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Note: This is a sub-section of Vickers Aircraft.
The Vickers Vimy was a British heavy bomber aircraft of the First World War and post-First World War era. It achieved success as both a military and civil aircraft, setting several notable records in long-distance flights in the interwar period.
Reginald Kirshaw "Rex" Pierson, chief designer of Vickers Limited (Aviation Department) in Leighton Buzzard, designed a twin-engine biplane bomber, the Vickers F.B.27 to meet a requirement for a night bomber capable of attacking targets in Germany, a contract being placed for three prototypes on 14 August 1917.
Design and production of the prototypes was extremely rapid, with the first flying on 30 November 1917, powered by two 200 hp Hispano-Suiza engines. It was named after the Battle of Vimy Ridge.
Owing to engine supply difficulties, the prototype Vimys were tested with a number of different engine types, including Sunbeam Maoris, Salmson 9Zm water cooled radials, and Fiat A.12bis engines, before production orders were placed for aircraft powered by the 230 hp BHP Puma, 400 hp Fiat, 400 hp Liberty L-12 and the 360 hp Rolls-Royce Eagle VIII engines, with a total of 776 ordered before the end of the First World War. Of these, only aircraft powered by the Eagle engine, known as the Vimy IV, were delivered to the RAF.
By October 1918, only three aircraft had been delivered to the Royal Air Force, one of which had been deployed to France for use by the Independent Air Force. The war ended, however, before it could be used on operations.
The Vimy only reached full service status in July 1919 when it entered service with 58 Squadron in Egypt. The aircraft formed the main heavy bomber force of the RAF for much of the 1920s.
The Vimy served as a front line bomber in the Middle East and in the United Kingdom from 1919 until 1925, when it was replaced by the Vickers Virginia, but continued to equip a Special Reserve bomber squadron, 502 Squadron at Aldergrove in Northern Ireland until 1929.
The Vimy continued in use as a training aircraft, many being re-engined with Bristol Jupiter or Armstrong Siddeley Jaguar radial engines.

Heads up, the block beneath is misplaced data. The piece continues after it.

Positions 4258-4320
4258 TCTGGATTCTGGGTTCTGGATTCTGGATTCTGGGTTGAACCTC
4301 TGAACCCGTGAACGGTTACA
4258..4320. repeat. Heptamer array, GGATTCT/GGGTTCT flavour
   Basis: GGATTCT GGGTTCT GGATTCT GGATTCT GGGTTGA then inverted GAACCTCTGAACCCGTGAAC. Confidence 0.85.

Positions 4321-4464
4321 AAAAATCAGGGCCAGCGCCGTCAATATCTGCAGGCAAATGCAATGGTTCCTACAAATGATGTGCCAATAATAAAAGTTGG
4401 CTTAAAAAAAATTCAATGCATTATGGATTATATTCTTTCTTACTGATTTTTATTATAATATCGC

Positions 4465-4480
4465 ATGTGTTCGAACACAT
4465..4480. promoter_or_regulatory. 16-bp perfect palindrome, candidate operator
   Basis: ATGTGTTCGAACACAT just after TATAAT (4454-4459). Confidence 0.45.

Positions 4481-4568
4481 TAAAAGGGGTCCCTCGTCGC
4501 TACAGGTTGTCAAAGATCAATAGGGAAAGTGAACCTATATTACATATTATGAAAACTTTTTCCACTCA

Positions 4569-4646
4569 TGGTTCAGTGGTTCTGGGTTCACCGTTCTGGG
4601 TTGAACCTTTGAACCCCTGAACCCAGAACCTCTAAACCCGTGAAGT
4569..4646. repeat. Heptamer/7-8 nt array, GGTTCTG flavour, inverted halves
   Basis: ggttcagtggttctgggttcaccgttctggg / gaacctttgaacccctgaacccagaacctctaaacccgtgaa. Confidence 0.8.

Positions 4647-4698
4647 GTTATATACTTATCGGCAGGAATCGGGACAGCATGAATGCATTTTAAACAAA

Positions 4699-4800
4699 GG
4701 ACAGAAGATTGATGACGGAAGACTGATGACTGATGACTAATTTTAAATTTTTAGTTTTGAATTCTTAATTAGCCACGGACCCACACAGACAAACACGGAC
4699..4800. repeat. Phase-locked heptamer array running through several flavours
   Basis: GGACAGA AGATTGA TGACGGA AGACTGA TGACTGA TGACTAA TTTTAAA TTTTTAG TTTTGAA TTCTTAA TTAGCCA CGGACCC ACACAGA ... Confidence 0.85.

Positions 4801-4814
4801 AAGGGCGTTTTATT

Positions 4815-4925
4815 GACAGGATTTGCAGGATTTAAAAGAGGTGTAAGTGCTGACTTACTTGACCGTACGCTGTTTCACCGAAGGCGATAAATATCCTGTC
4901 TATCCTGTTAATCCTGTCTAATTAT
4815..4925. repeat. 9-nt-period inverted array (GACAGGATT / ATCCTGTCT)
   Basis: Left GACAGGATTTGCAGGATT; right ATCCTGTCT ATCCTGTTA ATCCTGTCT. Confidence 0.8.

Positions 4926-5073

The final Vimys, used as Target aircraft for searchlight crews remained in use until 1938.
The most significant was the first non-stop crossing of the Atlantic Ocean by Alcock and Brown in June 1919 (their aircraft is preserved in the London Science Museum)
In 1919, the Australian government offered £10,000 for the first All-Australian crew to fly an aeroplane from England to Australia. Keith Macpherson Smith, Ross Macpherson Smith and two other men completed the journey in Darwin on 10 December 1919 (their aircraft G-EAOU is preserved in a museum in Smith's hometown Adelaide, Australia)
In 1920, Lieutenant Colonel Pierre van Ryneveld and Major Quintin Brand attempted to make the first England to South Africa flight. They left Brooklands on 4 February 1920 in the Vimy G-UABA named Silver Queen. They landed safely at Heliopolis, but as they continued the flight to Wadi Halfa they were forced to land due to engine overheating with 80 miles still to go. A second Vimy was loaned to the pair by the RAF at Heliopolis (and named Silver Queen II). This second aircraft continued to Bulawayo in Southern Rhodesia where it was badly damaged when it failed to take off. Rynevald and Brand then borrowed a Airco DH.9 to continue the journey to Cape Town. They were disqualified as winners but nevertheless the South African government awarded them £5,000 each.
The Vimy Commercial was a civilian version with a larger diameter fuselage (largely of spruce plywood), which was developed at and first flew from the Joyce Green airfield in Kent on 13 April 1919. Initially, it bore the interim civil registration K-107, later being re-registered as G-EAAV.
The prototype entered the 1920 race to Cape Town; it left Brooklands on 24 January 1920 but crashed at Tabora, Tanganyika on 27 February.
A Chinese order for 100 is particularly noteworthy, although a failure to pay interest from April 1922 probably led to the order not being completed. Forty of the 43 built were delivered to China but most remained in their crates unused, with only seven of these being put into civilian use.
Fifty-five military transport versions of the Vimy Commercial were built for the RAF as the Vickers Vernon.